Two things can be true at once: America has made great progress in race relations, but there is still a ways to go.  Racial discrimination exists in America, but our nation is not systemically discriminatory.  There are stories of pain, but also stories of racial progress in America.  Both need to be acknowledged.

The recent documentary, “Created Equal: Clarence Thomas in His Own Words,” portrays the personal story of resilience and accomplishment of United States Supreme Court Justice Clarence Thomas.  Thomas ascended to the Supreme Court in 1991 and became only the second African American Supreme Court justice in history, replacing Justice Thurgood Marshall (the first).  His story is a story of American progress.

Clarence Thomas was born in Pin Point, Georgia, and as a young boy lived in poverty. He was so poor he had never been in a house with a bathtub until he was an older child. Thomas’s life took a dramatic turn when he and his brother were taken in by his grandparents, who raised the boys in Savannah. 

His grandparents believed in hard work from “sun to sun.”  Thomas worked in the fields, helped with chores, drove with his grandfather on his oil delivery route every day after school, and was expected to persevere.  “Old Man Can’t has died, I helped bury him,” was the refrain Thomas heard repeatedly from his grandfather, and one he took to heart.

Thomas attended parochial school and then later entered a pre-seminary Catholic boarding school as the only black student on campus. Because of the racism that Thomas experienced there, he eventually left the seminary.  Nevertheless, Thomas continued his education, attending The College of the Holy Cross in Worcester, Massachusetts.  He excelled academically and was accepted to the Yale Law School.  At that time in his life, Thomas leaned left.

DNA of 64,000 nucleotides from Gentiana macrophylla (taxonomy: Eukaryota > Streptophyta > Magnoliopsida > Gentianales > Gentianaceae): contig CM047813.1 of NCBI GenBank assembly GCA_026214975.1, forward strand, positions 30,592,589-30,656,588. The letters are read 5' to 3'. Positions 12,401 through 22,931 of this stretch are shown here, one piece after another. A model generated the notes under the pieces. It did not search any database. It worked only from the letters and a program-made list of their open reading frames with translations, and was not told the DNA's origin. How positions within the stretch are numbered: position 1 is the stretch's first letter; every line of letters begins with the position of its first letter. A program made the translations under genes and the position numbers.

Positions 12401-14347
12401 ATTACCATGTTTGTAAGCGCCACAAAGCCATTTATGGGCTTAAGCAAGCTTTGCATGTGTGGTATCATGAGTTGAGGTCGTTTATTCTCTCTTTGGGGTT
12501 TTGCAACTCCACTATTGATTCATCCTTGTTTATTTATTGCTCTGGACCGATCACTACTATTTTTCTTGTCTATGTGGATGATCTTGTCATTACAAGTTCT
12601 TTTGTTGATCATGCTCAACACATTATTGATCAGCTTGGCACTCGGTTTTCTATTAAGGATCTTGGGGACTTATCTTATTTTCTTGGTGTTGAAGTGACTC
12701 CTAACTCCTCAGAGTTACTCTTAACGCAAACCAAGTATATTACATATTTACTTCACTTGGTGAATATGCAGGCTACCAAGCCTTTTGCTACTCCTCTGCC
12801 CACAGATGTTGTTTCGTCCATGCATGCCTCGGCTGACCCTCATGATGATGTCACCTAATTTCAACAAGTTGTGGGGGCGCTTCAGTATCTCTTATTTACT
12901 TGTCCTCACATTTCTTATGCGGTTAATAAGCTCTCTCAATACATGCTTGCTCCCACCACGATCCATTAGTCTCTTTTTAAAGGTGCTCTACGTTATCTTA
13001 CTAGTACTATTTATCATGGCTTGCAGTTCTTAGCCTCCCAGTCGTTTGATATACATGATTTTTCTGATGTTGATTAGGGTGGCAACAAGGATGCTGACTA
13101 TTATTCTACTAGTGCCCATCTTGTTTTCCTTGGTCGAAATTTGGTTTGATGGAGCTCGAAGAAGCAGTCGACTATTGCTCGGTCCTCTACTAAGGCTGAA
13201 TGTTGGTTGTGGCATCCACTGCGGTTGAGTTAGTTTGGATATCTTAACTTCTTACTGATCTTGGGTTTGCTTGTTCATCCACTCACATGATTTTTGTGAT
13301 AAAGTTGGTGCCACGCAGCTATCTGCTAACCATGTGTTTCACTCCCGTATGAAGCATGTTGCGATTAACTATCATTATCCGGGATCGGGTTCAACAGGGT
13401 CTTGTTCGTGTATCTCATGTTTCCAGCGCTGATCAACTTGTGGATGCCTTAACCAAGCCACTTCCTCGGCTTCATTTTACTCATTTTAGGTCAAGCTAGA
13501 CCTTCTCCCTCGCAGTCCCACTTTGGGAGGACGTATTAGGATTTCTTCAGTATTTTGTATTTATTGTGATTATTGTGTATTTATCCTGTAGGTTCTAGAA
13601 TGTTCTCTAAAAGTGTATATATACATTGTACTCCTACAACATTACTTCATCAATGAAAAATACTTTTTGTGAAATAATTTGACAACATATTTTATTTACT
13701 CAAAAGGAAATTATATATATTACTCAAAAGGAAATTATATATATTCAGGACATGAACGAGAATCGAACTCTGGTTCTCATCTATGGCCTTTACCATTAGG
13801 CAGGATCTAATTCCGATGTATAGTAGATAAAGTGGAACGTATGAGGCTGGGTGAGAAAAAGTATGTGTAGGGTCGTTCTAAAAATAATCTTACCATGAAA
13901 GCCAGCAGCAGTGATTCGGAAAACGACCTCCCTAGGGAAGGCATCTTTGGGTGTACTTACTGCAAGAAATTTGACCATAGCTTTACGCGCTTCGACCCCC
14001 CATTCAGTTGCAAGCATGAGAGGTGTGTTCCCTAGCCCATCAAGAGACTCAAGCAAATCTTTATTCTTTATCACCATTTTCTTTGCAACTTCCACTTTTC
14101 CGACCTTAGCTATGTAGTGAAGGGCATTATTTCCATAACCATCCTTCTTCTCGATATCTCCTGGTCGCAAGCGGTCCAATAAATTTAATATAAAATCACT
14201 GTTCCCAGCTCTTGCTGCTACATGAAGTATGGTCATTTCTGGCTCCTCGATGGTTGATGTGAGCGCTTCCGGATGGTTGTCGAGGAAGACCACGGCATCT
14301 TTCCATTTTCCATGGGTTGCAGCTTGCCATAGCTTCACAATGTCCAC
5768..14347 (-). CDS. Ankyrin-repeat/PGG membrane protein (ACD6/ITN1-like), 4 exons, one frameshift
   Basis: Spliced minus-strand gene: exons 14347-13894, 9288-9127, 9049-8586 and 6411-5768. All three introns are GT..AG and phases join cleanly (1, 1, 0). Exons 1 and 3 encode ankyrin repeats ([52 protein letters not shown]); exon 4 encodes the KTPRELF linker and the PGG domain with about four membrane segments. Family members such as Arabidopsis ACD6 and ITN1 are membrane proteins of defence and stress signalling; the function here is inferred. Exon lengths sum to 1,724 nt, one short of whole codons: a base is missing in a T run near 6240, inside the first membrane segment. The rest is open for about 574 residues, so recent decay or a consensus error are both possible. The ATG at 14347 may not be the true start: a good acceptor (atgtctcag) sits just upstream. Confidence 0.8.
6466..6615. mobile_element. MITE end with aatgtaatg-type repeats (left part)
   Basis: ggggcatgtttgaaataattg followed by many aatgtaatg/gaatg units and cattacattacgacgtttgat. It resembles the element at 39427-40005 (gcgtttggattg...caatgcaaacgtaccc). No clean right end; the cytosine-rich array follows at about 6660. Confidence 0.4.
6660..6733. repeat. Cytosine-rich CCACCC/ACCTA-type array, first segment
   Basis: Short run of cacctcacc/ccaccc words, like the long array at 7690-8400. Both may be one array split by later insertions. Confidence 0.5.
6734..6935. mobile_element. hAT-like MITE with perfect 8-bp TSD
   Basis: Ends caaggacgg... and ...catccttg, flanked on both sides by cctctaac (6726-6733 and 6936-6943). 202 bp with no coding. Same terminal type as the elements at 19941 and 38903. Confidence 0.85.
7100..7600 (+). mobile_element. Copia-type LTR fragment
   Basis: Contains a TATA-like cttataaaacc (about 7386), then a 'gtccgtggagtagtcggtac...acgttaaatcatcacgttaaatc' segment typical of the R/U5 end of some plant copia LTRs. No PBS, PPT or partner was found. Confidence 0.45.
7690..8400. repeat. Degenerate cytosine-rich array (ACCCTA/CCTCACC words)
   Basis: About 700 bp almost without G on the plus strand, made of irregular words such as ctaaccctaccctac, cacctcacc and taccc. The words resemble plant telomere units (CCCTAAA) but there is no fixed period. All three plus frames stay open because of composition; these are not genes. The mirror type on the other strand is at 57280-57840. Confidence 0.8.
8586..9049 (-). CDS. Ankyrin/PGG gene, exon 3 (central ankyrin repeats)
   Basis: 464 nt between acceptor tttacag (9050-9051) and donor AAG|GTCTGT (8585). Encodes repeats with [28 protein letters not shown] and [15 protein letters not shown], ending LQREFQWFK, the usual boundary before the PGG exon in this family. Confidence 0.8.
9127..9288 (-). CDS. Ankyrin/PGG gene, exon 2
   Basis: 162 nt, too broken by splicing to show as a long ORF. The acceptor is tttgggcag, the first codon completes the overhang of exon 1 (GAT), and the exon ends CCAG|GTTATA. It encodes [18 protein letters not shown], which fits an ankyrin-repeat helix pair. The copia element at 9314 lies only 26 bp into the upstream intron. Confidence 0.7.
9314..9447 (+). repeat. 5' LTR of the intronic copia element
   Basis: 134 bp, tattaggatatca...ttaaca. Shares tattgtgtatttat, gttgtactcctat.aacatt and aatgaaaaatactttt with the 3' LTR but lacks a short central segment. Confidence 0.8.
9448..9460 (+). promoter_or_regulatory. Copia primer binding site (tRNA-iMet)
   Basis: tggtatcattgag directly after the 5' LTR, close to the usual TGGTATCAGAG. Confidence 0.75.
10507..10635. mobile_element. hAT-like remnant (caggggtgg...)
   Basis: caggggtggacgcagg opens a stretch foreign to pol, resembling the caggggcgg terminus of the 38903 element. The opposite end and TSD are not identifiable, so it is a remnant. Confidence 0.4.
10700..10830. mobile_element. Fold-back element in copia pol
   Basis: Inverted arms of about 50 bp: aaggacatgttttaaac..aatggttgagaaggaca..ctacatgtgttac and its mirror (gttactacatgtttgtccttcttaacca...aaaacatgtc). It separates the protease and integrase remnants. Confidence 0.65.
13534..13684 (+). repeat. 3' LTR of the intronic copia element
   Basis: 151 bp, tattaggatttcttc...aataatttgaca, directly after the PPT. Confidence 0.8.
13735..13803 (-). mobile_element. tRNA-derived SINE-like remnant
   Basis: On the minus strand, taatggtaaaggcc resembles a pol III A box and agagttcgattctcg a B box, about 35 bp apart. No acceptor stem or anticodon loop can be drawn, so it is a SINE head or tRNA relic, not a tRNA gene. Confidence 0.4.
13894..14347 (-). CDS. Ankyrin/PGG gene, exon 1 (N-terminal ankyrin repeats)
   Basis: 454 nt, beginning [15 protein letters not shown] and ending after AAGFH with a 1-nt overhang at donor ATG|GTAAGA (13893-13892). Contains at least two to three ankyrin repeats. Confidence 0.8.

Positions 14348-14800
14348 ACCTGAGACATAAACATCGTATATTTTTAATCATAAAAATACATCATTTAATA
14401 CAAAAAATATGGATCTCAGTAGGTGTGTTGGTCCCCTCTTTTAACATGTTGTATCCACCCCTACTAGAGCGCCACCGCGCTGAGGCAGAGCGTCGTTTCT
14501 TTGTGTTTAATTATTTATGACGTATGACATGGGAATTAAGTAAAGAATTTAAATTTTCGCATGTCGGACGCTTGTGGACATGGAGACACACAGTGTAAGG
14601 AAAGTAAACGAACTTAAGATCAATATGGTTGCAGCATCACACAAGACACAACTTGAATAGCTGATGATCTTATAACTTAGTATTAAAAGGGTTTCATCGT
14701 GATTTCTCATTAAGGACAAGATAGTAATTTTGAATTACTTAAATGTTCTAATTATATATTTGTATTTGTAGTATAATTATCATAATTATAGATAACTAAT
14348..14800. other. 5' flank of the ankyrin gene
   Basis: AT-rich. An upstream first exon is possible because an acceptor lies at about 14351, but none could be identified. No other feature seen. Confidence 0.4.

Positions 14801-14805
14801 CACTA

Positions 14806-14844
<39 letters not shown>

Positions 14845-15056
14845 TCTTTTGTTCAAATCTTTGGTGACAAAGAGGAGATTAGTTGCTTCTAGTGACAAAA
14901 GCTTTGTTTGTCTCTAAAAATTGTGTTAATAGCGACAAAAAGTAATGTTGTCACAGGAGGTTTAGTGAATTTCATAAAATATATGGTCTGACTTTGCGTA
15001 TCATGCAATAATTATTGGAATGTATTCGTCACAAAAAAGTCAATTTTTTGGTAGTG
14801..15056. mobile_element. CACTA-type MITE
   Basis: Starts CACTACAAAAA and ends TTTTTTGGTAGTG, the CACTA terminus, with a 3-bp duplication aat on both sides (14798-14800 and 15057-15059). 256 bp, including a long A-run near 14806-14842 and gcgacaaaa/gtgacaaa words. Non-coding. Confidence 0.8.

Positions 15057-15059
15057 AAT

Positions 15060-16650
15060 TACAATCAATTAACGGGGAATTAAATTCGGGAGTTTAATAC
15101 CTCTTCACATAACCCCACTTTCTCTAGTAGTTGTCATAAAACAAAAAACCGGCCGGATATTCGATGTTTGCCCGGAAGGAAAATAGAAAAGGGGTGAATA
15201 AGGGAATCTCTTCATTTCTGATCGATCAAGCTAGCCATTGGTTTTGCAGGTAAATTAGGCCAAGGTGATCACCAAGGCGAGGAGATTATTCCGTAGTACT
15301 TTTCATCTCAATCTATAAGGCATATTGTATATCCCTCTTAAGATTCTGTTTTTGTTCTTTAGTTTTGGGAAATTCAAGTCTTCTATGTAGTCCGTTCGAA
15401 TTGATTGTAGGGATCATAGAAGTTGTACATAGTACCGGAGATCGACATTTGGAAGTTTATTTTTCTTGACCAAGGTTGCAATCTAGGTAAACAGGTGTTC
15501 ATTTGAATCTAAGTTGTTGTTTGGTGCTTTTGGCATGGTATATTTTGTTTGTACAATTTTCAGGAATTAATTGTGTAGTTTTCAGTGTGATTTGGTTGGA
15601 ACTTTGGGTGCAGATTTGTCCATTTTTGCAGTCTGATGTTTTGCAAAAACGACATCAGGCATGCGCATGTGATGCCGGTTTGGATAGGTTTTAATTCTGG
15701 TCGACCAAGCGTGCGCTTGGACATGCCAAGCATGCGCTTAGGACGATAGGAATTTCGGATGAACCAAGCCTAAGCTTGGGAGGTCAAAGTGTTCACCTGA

His post-law school career transformed his thinking, and by 1991 when President George H.W. Bush nominated him to the Supreme Court, he was a well-known conservative jurist. Clarence Thomas was not your “typical” black nominee, due to his conservative leanings and those on the left quickly mobilized to discredit him.  

His former colleague, Anita Hill, accused him of sexual harassment (after the hearings had concluded) and the partisan battle lines were drawn. Throughout the ordeal, Thomas vehemently denied the sexual harassment allegations and never backed away from his legal philosophy or his deeply held principles.   

He chastised the Senate Judiciary Committee hearings (led by then Chairman Joe Biden) when he said, “As a black American, as far as I am concerned, it is a high-tech lynching for uppity blacks who in any way deign to think for themselves, to do for themselves, to have different ideas, and it is a message that unless you kowtow to an old order, this is what will happen to you.” 

With that statement, Justice Thomas called out the identity politics consistently used by the left and won confirmation to the Supreme Court. That moment in history also gave rise to new voices and organizations willing to fight for individual expression of thought. 

Organizations like Independent Women’s Forum (IWF) grew out of the ordeal standing up for Clarence Thomas and against the notion that some women anointed by the media, speak for all women.  Women have divergent views and don’t think alike simply due to our gender.  Our country needed those different perspectives in 1991, and we need them as much today.

Justice Clarence Thomas has served on the Supreme Court for almost thirty years.  His success exemplifies tenacity, resilience, and the importance of education, faith, and an inner strength to believe differently from what is expected.  His story is an example of both pain and progress in America.

When George Floyd was killed over Memorial Day weekend, all Americans were reminded of the heartbreaking pain of racial unfairness and disparate treatment.   In order to continue a productive discussion, we need to recognize people’s pain and be certain we use it to make real progress. 

In the words of Justice Thomas, “[t]oday, now, it is time to move forward, a time to look for what is good in others, what is good in our country. It is time to see what we have in common, what we have to share as human beings and citizens.”

Andrea G. Bottner is Senior Advisor to Independent Women’s Forum, Founder of Bottner Strategies and former Acting Director of the U.S. Department of Justice Office on Violence Against Women (OVW).